Last year, I had an email from a young woman who had been reading the blog - she had a sense of frustration. She wanted it to be her for such a time moment. And I understood. Because I've been there. I've been in that place of dissatisfaction; of sensing that there is more than what I am currently experiencing; of feeling held back. Like life will never happen and the remote is permanently stuck either on pause or replay!
This week, it will be one year since the On Becoming Esther website went live and I hit publish on my first blog post for this site. This milestone has got me thinking about God's timing - about how different it often is to our own plans and timetables, but how right it always is.
I blogged for five years elsewhere before I set up this site. Those years were hard years for me - there was a lot of refining taking place; a lot of waiting; a lot of silence. There were a lot of prayers that I prayed that I wanted answered right then and there - and they weren't. I lacked peace as I strived to find my purpose, hungering for my own for such a time as this moment.
Those words, for such a time as this, remind us of Queen Esther's defining moment. Of that point in time when she stepped into her divine purpose and destiny; when she was used powerfully and visibly to free God's people. But Esther's life was not one big highlight reel, and she was not just her for such a time as this moment. She was also all the moments in-between. Every season, every experience mattered as God worked in her heart and life, so that He could also work through her.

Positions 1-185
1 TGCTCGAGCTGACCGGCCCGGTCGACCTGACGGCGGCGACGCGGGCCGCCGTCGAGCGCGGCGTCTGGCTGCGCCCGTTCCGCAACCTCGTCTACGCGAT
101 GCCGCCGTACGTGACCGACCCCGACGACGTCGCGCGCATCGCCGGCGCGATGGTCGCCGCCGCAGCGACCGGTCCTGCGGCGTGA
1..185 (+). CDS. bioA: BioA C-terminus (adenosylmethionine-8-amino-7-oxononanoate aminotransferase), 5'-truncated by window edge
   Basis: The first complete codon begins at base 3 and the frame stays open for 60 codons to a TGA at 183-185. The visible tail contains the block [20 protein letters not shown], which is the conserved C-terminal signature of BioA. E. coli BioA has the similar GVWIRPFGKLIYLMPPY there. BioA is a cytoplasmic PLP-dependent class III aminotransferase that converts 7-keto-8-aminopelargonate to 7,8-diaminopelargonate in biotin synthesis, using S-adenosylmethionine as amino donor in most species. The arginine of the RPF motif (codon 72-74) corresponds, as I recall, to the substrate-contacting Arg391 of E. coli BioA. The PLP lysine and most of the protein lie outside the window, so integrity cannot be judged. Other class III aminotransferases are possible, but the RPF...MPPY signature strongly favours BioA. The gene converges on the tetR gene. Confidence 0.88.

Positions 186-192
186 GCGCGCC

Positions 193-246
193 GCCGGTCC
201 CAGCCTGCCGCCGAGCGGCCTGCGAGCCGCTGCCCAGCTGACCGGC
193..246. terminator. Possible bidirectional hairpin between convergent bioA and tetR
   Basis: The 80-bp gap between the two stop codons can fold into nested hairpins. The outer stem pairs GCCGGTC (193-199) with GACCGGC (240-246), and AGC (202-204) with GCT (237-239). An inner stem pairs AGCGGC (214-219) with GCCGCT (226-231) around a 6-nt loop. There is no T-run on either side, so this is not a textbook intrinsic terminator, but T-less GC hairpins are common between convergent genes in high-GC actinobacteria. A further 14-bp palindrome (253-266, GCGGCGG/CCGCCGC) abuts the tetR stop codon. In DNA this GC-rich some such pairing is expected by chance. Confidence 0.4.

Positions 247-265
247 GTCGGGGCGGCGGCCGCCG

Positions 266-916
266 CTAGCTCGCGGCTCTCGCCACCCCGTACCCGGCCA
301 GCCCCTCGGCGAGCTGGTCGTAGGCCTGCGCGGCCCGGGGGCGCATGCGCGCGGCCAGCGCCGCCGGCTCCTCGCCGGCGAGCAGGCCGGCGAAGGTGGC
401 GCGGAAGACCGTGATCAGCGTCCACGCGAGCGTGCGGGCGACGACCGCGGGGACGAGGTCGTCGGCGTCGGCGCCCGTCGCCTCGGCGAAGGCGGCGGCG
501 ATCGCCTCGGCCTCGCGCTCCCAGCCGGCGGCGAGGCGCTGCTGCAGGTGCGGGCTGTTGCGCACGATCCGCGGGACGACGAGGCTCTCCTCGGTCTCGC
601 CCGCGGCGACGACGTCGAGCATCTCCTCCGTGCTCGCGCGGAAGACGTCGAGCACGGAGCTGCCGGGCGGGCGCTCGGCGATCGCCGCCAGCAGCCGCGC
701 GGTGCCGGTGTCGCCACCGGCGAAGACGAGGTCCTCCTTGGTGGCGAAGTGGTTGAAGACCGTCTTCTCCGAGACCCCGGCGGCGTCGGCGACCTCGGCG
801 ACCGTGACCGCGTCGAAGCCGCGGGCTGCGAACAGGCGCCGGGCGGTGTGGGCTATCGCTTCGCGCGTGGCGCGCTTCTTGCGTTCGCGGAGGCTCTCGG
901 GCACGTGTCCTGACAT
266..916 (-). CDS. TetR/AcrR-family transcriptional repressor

Her losses mattered. Esther had been orphaned as a young girl and was raised by her cousin Mordecai, and when we first meet her, she is alone yet again. Stripped of everything familiar, robbed of the future that she had planned for herself, she finds herself caught up in King Xerxes's plans to find a new queen.
Her waiting mattered. Twelve months of waiting for her turn to meet the King. Twelve months of wondering if she would be chosen or discarded - relegated to the King's harem for the rest of her life. Twelve months of preparation for one night. Then later she would learn to wait on God - to come before Him in prayer and fasting. To trust Him in the middle of the impossible.
Her successes mattered. From the favour that she found in the harem, to her coronation as Queen, to when she rose up in faith to speak on behalf of her people, God celebrated her growth and her breakthroughs.
Her silences mattered. From the time she became Queen to her for such a time as this moment of prominence, there are five years where nothing is written about her. Five years of her life where nothing much seems to happen. But it doesn't mean that they weren't important.
And here's the thing that I've learnt as I've gone through my own seasons and moments:
We are just as valuable to Him in our for such a time moments, as we are in our seasons of grief and loss; as we are in our seasons of waiting and preparation. Our lives serve a purpose in both the public and private moments. In our successes and in our silences; when we are living our dreams and when we feel frustrated by delay - our lives are significant. Because the journey of becoming, matters just as much to God as who we become.
In a sense, they are all for such a time as this moments - because we become the sum of not just our moments and seasons, but also of how we choose to respond to them. Of how we choose to live and of how we choose to trust Him in it all.
Don't despise the process of becoming or you will miss out on all the treasures that He has for you along the way. Live every season with purpose knowing that they all matter to Him - that you matter to Him.
Live today with purpose,
One of my favourite pass-times as a kid was writing. I used to make my own books and write poetry on our old type-writer. Thankfully both my writing and technology have come a long way!
It is my prayer that these posts from both myself and guest contributors encourage you to embrace the season that you are in and to live it with purpose for God's glory.
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